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Kentucky governor vetoes sports ban for transgender girls


FRANKFORT, Ky. (AP) — The Democratic governor of Kentucky on Wednesday vetoed a bill banning transgender girls and women from participating in school sports that match their gender identity from sixth grade through college.

In his veto message, Gov. Andy Beshear said the Republican-backed measure “very likely” violates the equal protection rights of the U.S. Constitution because it “discriminates against transgender children who seek to participate in women’s or women’s sports”.

The state’s GOP-dominated legislature will have a chance to override the veto when lawmakers reconvene April 13 for the final two days of this year’s session. The transgender bill has sparked emotional debate at times, but cleared both houses with support from large majorities.

Republican-led states have increasingly enacted such bans for transgender girls or women, though culture war bans have been challenged in several states as violations of federal law. Beshear noted that similar measures had drawn vetoes from Republican governors.

Under the Kentucky bill, a student’s sex would be determined by the “biological sex” listed on the student’s original birth certificate issued at the time of birth.

Republican Senator Robby Mills, the bill’s lead sponsor, said the measure would allow girls and women to compete with other “biological women”.

Vetoing the measure, Beshear said his supporters had not presented a “unique example” in Kentucky of someone gaining a competitive advantage as a result of a “gender reassignment.”

“Transgender children deserve the efforts of public servants to demonstrate that they are valued members of our communities through compassion, kindness and empathy, even if they are not understanding,” the governor wrote.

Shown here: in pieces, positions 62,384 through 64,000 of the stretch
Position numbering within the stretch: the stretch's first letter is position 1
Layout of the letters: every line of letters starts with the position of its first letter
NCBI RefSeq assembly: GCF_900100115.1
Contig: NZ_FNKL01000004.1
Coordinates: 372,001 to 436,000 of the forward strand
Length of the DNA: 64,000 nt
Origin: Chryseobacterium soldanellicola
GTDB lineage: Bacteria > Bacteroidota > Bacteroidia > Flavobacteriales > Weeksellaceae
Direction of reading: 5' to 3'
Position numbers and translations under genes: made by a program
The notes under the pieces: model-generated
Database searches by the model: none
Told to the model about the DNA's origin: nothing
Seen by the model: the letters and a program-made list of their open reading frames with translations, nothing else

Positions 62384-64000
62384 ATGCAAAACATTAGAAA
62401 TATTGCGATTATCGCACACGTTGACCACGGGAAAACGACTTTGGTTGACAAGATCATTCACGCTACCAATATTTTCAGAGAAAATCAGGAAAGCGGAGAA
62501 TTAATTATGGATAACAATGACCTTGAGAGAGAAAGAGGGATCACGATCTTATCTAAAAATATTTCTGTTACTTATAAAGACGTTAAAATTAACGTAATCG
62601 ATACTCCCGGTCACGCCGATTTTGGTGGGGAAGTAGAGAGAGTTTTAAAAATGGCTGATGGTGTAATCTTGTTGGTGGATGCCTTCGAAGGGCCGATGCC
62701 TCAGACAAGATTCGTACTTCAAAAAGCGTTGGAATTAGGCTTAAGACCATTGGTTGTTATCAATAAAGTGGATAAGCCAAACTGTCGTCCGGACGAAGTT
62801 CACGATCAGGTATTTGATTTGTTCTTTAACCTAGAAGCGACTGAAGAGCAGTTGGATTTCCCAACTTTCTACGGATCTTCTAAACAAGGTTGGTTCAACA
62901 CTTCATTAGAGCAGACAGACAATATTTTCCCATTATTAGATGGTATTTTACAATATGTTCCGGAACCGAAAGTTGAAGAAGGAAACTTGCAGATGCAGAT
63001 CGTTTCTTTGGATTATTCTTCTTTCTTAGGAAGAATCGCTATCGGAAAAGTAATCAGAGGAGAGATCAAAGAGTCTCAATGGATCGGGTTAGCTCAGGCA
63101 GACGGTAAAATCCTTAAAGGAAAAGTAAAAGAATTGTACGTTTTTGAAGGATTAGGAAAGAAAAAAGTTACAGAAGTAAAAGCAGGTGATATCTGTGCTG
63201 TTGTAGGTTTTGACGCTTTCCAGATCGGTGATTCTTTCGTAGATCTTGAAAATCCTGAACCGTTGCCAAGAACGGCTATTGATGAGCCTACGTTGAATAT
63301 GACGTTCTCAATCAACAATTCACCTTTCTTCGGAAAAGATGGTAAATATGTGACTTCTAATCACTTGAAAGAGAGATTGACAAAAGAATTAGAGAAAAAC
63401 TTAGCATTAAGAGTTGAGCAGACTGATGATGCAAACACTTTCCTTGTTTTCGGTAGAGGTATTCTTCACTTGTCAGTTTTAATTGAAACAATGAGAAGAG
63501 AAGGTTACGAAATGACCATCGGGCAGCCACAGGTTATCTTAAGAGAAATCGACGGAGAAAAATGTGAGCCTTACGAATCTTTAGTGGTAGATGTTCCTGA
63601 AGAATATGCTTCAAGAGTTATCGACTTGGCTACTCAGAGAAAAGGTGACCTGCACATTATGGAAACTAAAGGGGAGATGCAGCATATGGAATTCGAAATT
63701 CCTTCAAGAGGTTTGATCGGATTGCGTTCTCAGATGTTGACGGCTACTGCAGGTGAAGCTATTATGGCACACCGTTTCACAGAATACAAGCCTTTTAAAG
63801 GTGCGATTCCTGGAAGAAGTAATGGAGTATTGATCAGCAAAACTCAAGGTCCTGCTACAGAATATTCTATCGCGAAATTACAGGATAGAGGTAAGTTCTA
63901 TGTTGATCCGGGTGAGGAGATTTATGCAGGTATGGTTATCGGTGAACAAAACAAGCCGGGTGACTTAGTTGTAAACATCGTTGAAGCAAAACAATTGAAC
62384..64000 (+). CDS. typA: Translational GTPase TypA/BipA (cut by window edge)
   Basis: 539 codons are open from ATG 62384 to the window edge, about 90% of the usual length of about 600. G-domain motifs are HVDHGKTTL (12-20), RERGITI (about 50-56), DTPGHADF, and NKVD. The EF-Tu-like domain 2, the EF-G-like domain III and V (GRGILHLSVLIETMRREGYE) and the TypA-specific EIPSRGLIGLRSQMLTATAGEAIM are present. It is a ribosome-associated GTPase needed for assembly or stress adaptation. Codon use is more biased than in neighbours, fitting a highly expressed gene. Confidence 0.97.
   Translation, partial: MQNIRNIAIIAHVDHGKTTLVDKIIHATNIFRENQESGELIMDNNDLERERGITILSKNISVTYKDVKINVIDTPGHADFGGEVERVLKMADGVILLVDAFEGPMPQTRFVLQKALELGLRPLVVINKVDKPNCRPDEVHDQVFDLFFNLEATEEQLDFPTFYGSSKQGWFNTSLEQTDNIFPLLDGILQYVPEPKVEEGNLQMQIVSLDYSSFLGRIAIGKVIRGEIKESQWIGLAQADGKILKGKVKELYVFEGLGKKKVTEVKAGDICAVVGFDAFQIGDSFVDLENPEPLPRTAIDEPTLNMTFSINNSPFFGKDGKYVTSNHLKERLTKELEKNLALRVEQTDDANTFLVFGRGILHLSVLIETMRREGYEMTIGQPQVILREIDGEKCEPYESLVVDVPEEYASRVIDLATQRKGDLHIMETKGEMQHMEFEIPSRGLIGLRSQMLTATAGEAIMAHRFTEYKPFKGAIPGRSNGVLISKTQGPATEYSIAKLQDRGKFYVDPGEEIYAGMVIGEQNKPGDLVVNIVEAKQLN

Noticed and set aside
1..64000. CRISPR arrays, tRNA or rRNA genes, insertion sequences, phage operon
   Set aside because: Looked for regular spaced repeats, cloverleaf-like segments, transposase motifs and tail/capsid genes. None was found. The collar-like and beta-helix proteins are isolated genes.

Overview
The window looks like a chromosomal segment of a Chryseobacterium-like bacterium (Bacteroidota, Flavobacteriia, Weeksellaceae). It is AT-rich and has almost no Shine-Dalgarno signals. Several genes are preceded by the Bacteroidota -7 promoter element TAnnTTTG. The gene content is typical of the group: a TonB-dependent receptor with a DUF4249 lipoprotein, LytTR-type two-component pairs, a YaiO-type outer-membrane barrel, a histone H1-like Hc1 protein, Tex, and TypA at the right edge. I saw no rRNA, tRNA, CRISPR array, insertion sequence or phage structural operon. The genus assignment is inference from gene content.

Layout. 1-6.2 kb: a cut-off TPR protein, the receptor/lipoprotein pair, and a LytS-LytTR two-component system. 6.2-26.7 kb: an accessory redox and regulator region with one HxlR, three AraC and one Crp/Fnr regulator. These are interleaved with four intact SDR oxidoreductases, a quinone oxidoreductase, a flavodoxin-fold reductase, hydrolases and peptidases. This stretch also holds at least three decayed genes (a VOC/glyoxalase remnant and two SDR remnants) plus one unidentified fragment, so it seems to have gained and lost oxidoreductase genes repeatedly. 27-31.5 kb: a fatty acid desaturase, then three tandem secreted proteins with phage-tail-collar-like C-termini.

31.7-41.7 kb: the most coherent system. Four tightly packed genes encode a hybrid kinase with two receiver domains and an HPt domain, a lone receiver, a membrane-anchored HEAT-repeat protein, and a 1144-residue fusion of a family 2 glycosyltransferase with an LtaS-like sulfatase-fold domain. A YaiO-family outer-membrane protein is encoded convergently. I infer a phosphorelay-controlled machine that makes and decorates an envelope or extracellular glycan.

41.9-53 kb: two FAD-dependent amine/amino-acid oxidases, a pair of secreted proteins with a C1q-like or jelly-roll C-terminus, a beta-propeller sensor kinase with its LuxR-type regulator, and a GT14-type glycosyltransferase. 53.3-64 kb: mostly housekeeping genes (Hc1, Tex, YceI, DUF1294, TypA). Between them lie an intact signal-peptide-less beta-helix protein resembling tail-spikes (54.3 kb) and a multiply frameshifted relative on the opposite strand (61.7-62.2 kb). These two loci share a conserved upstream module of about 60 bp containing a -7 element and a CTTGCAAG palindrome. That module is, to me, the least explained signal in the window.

Mills said the bill reflects the concerns of Bluegrass parents across the state. He said he “plans” to avoid situations where girls or women are unfairly competing with biological men.

“It would be overwhelming for a young woman to train her entire career only to end up competing against a biological male in the state tournament or the state finals,” Mills said during a debate on the law Project.

Fischer Wells, right, testifies against a bill banning transgender girls from participating in school sports that match their gender identity, Feb. 10, 2022, in Frankfort, Ky. Wells’ mother, Jenifer Alonzo, listens at left .

Scott Utterback/Courier Journal via AP, file

The governor’s veto was hailed by the Fairness Campaign, a Kentucky-based LGBTQ advocacy organization. The group’s executive director, Chris Hartman, called it “harmful legislation that would deprive transgender girls and young women of the opportunity to grow and learn as part of a team, simply because of who they are. “.

“From the beginning, this bill has been more about fear than fairness,” Hartman added.

David Walls, executive director of The Family Foundation, which supports the measure, said the governor sided with “his woke political base” to veto the bill.

“Biology is important, especially in sports, and we look forward to the General Assembly overriding Beshear’s tone-deaf veto so that women’s sports in Kentucky can be protected,” Walls said.

During a committee hearing, lawmakers heard testimony from a young transgender girl about the importance of playing for college field hockey in her life. Fischer Wells talked about the friends she has made and the fun she has had being part of the team.

“It’s disgusting that this bill is even being proposed,” she said. “It’s terrible. And I worked very hard and practiced so many hours.

The Kentucky legislation is Senate Bill 83.



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